I want to see the EOW as the pension company are planning to pay out to somebody that my husband would never ever have wanted to receive his money and not to the people I believe my husband had made his beneficiaries in his original EOW.
    Where do I stand with this one... there are also other errors on the pension companies part that they have admitted to in writing.. any advice would be very welcome please.
    TYIA x
    Last edited by missterri; 08-07-2018 at 11:27 PM.
    • dunstonh
    • By dunstonh 9th Jul 18, 10:41 AM
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    dunstonh
    • #6
    • 9th Jul 18, 10:41 AM
    • #6
    • 9th Jul 18, 10:41 AM
    The trustees have the overall say where the money goes irrespective of the expression of wish.

    What you describe is pretty routine. i.e. old expression of wish from before marriage (no family). Gets married but doesn't change expression of wish. Trustees need to do a reassessment of the situation at the point of death. This happens all the time and usually only results in the spouse getting nothing if they were estranged and there were no dependent children.

    A form doesn't matter. The telephone call can act as an expression of wish if he gave that over the phone. Your focus doesn't need to be on the form as that is out of date.

    Who are the trustees proposing they sending the money to? What reasoning have the trustees given for that person/persons being more entitled to the money than his spouse?
    I am an Independent Financial Adviser (IFA). Comments are for discussion purposes only. They are not financial advice. If you feel an area discussed may be relevant to you, then please seek advice from an Independent Financial Adviser local to you.
    • Silvertabby
    • By Silvertabby 9th Jul 18, 11:58 AM
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    Silvertabby
    • #7
    • 9th Jul 18, 11:58 AM
    • #7
    • 9th Jul 18, 11:58 AM
    So sorry for your loss. 53 was no age.

    You say 'CL husband'. Do you mean 'common law' - because there sadly lies the bulk of your problem as, contrary to popular belief, 'common law' actually has no basis in law.

    Different schemes have different rules - but I feel that whoever told him that the payment default would be his 'estate' was wrong. The reason that the trustees have overall say is so the death grant payments can be paid direct to the nominated beneficiary, and therefore ring-fenced from IHT, estate debts, etc. Sadly, if your late husband had referred to you as 'my common law wife' instead of 'wife' to the pension advisor, then the advice given could have been very different.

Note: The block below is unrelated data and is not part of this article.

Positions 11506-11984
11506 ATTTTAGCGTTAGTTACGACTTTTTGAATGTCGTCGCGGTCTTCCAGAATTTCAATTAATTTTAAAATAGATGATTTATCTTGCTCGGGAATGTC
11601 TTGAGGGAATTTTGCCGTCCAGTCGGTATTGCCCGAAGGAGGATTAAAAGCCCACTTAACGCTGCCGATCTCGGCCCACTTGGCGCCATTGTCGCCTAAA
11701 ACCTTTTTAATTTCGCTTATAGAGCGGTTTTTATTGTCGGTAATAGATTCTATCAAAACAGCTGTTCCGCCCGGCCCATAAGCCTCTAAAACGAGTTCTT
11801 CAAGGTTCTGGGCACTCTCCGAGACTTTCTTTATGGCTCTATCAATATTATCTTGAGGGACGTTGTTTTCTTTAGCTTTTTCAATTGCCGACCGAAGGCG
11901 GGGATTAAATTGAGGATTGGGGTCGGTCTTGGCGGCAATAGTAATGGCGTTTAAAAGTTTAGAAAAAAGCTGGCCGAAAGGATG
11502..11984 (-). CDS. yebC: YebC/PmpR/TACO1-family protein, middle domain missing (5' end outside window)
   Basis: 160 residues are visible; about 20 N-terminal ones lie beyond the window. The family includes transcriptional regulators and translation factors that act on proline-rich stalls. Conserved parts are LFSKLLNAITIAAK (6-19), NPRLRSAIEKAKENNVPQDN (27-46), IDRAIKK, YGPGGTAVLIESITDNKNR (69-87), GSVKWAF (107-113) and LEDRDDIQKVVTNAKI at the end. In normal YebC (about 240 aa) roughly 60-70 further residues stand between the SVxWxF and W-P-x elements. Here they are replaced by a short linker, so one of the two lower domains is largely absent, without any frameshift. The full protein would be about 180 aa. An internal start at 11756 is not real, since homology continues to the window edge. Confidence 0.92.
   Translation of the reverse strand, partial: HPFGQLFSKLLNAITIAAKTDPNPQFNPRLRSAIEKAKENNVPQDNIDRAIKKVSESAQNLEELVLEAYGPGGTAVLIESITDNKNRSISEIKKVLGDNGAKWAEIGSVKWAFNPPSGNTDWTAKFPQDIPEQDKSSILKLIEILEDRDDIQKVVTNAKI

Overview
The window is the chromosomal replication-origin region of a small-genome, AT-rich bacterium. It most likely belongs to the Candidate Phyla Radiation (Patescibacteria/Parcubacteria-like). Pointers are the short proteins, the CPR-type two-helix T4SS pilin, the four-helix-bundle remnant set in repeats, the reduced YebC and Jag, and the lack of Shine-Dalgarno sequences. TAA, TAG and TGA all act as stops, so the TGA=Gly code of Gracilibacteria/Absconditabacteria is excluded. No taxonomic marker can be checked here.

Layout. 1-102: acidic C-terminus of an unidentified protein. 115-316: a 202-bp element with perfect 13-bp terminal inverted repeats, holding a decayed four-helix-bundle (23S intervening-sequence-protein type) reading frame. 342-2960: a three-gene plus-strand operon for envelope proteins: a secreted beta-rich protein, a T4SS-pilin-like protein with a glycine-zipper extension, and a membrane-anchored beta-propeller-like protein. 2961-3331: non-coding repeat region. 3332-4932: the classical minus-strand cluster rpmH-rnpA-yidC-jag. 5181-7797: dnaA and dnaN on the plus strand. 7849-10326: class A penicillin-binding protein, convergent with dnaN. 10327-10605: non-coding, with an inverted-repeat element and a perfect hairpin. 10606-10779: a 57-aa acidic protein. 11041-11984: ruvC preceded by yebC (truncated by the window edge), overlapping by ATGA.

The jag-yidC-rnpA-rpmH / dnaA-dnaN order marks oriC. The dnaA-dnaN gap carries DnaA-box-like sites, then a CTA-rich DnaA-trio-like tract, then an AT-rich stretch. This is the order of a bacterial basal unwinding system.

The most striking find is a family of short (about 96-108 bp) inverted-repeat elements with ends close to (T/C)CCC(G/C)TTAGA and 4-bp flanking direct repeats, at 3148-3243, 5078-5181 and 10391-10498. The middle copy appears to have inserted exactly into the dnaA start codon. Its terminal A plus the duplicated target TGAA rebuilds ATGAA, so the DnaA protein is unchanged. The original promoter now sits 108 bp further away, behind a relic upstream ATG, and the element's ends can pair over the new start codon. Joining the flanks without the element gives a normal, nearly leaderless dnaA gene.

Do you have any children together? As they would have been born after the EOW was completed, then the trustees should/could consider making payment to them. Alternatively, as a very last resort in a dispute case such as this, the trustees could have paid the money to his estate, where they would have been covered by his Will.

    As it stands, as harsh as it sounds, the trustees are duty bound to abide with the EOW whenever possible - and if that nominates a parent/sibling over a live-in girlfriend, then I can understand why they have gone down that route - but feel that they should have at least considered the 'payment to the estate' option in view of the age of the EOW and his wishes in accordance with his Will.
    Last edited by Silvertabby; 09-07-2018 at 12:32 PM.
    • LHW99
    • By LHW99 9th Jul 18, 1:12 PM
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    LHW99
    • #8
    • 9th Jul 18, 1:12 PM
    • #8
    • 9th Jul 18, 1:12 PM
    Perhaps you may ned the advice of a solicitor experienced in family law and wills?
    • missterri
    • By missterri 9th Jul 18, 1:13 PM
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    missterri
    • #9
    • 9th Jul 18, 1:13 PM
    • #9
    • 9th Jul 18, 1:13 PM
    Basically when my cl husband/partner passed away the pension company asked me to provide details of all NOK - there was only one person, a sister, whom my husband has not spoken to for over 15 years and he would "turn in his grave" if his sister was to ever get his money- my CL husband/partner always told me and all that knew him that the 2 "beneficiaries" in his EOW were his two nephews, hence why I want to see his signed EOW (nothing to do with me trying to get my hands on the money!!). - The Pension company admit they do not have a signed copy of the EOW, what I strongly believe is that the pension company (may?) have a note on their computer system saying there was an EOW in place (but obviously no name/s) - and because I have only named his sister as a NOK they are clutching at straws and guessing the EOW must have been made to his sisters' benefit when in fact I know that he had named his two nephews as beneficiaries. If I was to "lose out" to his nephews that would be fine, but to lose out to his sister would be plain awful and unjust as that is the last thing my other half would have ever wanted, I can not let him RIP without fighting my hardest for what I know he would have wanted me to fight for.